Canadain Postal Union Promises Fight Against Imposed Strike Settlement, targets CDMA for Attack

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TORONTO - US direct marketers doing business in Canada should be ready for continued postal disruption despite the government's settlement of the postal strike through back to work legislation in December.


The postal workers union is furious about the imposed settlement that provides for roughly 6 percent wage hikes over three years instead of the 11 percent over 18 months it wanted, and about arbitrating other outstanding issues.


"The way the back to work law is structured anything you do brings you in violation of the law," Darrel Tingely, National President of the Canadian Union of Postal Workers, said.


"But we will do things to show them that we are serious about protecting our rights and not giving up without a fight. There will be campaigns at work and demonstrations. We will be very visible across the country in our protest.


"We will follow the rules and there will be no streamlining or shortcuts that benefit the corporations." And Tingely made no bones about his targets: John Gustavson, the CEO of the Canadian Direct Marketing Association (CDMA), and some of its members.


"They are one of our targets as an organization and we intend to target one of their members, be it Eaton, a bank or an insurance company. We'll target somebody and make them visible. Some of our tactics may cause them to have some loss of their profitability.


"Government is a pawn of big business and somebody has to pay for it. In this case the CDMA and their membership will have to bear some of the brunt of our postal workers' frustrations. They will know we are out there."


Tingely said he had singled out Gustavson as a target because "he's been very vocal and taken great pleasure in what has come down on postal workers."


But Tingley's incendiary rhetoric, Canadian DMers feel, reflects his union's defeat in the negotiations, the strike, the imposed settlement and the likelihood of thin pickings in the arbitration process.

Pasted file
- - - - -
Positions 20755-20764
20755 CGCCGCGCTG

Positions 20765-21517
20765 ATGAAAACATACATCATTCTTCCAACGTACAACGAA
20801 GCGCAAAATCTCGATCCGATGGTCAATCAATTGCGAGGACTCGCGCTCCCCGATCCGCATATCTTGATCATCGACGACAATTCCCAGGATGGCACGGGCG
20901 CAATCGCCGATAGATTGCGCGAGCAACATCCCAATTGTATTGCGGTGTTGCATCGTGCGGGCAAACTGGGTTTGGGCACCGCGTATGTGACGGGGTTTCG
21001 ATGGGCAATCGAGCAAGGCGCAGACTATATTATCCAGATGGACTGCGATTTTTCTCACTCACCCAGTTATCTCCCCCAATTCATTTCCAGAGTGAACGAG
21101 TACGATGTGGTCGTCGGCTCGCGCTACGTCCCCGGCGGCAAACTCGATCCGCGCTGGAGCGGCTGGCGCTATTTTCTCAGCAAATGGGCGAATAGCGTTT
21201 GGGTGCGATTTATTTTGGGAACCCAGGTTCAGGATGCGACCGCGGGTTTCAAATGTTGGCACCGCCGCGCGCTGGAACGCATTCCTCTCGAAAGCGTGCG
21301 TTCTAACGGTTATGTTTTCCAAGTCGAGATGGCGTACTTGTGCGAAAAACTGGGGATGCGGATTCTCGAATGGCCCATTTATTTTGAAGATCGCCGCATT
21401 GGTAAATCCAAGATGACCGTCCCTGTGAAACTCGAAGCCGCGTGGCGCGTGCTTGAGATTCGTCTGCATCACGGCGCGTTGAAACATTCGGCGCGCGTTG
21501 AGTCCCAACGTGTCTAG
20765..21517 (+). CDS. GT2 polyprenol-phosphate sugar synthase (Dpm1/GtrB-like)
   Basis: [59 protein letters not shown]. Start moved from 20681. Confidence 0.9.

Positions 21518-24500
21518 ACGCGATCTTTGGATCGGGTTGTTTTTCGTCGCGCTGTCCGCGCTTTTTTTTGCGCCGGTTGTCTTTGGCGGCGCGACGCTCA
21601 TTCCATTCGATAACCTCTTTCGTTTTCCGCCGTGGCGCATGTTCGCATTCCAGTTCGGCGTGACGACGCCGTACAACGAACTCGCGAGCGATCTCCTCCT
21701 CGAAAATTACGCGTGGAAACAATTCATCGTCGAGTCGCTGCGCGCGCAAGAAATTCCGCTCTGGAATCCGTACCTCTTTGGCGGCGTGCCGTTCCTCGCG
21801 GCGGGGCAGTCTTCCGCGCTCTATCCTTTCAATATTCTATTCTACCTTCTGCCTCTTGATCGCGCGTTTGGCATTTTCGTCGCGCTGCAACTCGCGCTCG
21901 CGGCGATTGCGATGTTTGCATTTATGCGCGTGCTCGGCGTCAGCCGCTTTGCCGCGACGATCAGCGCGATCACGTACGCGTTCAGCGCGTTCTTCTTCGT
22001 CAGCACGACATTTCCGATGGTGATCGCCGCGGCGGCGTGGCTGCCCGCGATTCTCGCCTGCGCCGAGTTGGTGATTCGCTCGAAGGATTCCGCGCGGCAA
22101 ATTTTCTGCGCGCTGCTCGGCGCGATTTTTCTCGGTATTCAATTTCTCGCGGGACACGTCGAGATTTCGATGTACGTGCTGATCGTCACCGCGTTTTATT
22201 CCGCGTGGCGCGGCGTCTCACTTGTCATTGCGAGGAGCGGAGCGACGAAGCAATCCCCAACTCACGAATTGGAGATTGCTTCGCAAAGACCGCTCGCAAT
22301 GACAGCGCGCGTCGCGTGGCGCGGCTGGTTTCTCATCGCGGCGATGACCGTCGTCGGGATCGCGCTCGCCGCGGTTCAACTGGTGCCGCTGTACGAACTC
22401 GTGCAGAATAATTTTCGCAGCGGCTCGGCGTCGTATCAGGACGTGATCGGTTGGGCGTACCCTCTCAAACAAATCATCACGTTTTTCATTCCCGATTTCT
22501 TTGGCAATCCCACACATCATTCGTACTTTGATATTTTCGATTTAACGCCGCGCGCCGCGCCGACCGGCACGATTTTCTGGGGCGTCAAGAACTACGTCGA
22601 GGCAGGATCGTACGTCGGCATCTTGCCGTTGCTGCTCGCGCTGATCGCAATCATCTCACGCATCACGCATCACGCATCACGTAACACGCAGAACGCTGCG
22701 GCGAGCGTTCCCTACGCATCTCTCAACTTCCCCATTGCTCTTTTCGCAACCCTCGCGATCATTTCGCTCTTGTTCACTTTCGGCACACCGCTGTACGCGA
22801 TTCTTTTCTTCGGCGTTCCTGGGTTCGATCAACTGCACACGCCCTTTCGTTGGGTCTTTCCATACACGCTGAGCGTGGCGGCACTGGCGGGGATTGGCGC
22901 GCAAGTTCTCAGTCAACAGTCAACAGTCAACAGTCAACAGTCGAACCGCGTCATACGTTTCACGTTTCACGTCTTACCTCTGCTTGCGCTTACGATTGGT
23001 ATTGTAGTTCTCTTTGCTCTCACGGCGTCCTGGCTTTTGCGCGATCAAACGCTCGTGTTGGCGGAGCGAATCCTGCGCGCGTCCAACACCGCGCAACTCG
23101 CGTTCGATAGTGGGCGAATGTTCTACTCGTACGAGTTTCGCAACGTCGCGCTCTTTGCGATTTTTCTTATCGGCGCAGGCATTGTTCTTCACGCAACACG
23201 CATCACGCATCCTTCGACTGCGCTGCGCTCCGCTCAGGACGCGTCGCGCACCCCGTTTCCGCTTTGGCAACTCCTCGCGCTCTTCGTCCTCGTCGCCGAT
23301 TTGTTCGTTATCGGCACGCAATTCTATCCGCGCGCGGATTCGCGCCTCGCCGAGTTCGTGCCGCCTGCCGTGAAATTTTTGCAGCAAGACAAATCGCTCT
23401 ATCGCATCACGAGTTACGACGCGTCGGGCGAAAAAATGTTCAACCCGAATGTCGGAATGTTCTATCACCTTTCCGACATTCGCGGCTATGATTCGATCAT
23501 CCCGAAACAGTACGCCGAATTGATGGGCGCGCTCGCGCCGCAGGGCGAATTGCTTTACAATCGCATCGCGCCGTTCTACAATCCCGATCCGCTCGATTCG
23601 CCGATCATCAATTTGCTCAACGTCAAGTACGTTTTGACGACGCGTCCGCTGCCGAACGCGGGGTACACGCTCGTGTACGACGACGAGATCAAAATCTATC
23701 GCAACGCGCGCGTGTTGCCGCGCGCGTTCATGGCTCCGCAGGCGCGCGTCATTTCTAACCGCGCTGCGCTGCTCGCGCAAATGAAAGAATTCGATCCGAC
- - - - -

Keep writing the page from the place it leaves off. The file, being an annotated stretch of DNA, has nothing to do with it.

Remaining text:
"Arbitration has always been a negative for workers in this country. The arbitrator may cut down money and benefits and we have an uphill battle ahead of us over work rules," Tingley said.


Much of his anger at Gustavson arises from the CDMA's exposure of union featherbedding in testimony two years ago before a federal commission appointed to review Canada Post's mandate and how it should be run and financed.


"We said two things had to happened. Canada Post had to be more customer driven and come up with products customers wanted to buy, and they had to get their cost structure in line with private industry," Gustavson said.


"We pointed out that 70 percent of their cost structure is labor. We didn't argue for wage and benefit rollbacks but pointed out how much work practices were out of line with the private sector."


These included pay for wash-up time for jobs that don't require wash-up, paid time and transportation for lunch "no matter where you happen to be in a city," and a ban on moving the workforce around in the same plant.


"We calculated that Canada Post could save C$350 million by aligning work rules with the private sector." The testimony, and the fact that the government commission and a follow-up study agreed with the CDMA made the group a prime union target, Gustavson said.


He also claimed that the union had spurned a far better deal last summer that included job security for employed workers in favor of a strike that had addition of another 2,000 workers as one goal. "They lost big, real big."


Canada Post was also a loser. Spokesman John Caines said the company was losing C$10 million a day going into the strike as mailers held off mailing, and C$17 million a day during the strike.


Canada Post was inundated with mail after the strike ended. "We had three consecutive days delivering over 70 million pieces of mail." The heavy Christmas mail volume helped but nobody knows yet if it made up strike looses.


But CP lost more than money, Caines conceded. "A lot of our competitors signed customers to long-term contracts during the strike. Our sales force is out there doing what it can to generate business. But if you're up against long term contracts that business is hard to get back."


One selling point is the three years agreement the government imposed. Canada Post salesmen are telling customers they are safe from future disruptions, but that claim is open to challenge.


"Mailers think the strike and its aftermath are over but they aren't because there is more to come," Tony Gilroy, the general manager of Direct Media Canada, said. "We don't have a settlement.


"The problem hasn't ended. We just got through the Christmas rush. Management and the union still don't agree on how the postal business should be run."


Under the circumstances, direct marketers are continuing to look for other options than Canada Post. Gustavson thinks an existing postal retail and franchise network is sure to benefit from the uncertainty.


"You can go to your local store which has a CP franchise but is a privately owned and run like a private business. The store just has postal products and the unions can't touch them."


Despite threats of union confrontation Gustavson is optimistic about the outcome. "Long run, this is going to help Canadian direct marketers. I see the emergence of a better and more efficient Canadian postal system."


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